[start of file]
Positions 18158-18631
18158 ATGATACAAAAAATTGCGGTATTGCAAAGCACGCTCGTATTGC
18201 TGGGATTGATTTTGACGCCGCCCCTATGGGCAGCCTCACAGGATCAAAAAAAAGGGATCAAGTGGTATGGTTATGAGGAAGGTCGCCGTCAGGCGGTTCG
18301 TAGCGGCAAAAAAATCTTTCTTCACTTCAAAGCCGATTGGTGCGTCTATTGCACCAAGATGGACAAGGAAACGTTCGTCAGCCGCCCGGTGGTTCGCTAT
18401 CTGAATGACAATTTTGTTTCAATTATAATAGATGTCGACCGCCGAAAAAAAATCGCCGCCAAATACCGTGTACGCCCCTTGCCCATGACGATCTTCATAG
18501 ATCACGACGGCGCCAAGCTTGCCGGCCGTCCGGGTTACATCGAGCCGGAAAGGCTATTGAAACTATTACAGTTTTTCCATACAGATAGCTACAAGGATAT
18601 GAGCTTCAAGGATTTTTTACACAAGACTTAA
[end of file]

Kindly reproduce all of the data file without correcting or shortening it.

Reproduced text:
Positions 18158-18631
18158 ATGATACAAAAAATTGCGGTATTGCAAAGCACGCTCGTATTGC
18201 TGGGATTGATTTTGACGCCGCCCCTATGGGCAGCCTCACAGGATCAAAAAAAAGGGATCAAGTGGTATGGTTATGAGGAAGGTCGCCGTCAGGCGGTTCG
18301 TAGCGGCAAAAAAATCTTTCTTCACTTCAAAGCCGATTGGTGCGTCTATTGCACCAAGATGGACAAGGAAACGTTCGTCAGCCGCCCGGTGGTTCGCTAT
18401 CTGAATGACAATTTTGTTTCAATTATAATAGATGTCGACCGCCGAAAAAAAATCGCCGCCAAATACCGTGTACGCCCCTTGCCCATGACGATCTTCATAG
18501 ATCACGACGGCGCCAAGCTTGCCGGCCGTCCGGGTTACATCGAGCCGGAAAGGCTATTGAAACTATTACAGTTTTTCCATACAGATAGCTACAAGGATAT
18601 GAGCTTCAAGGATTTTTTACACAAGACTTAA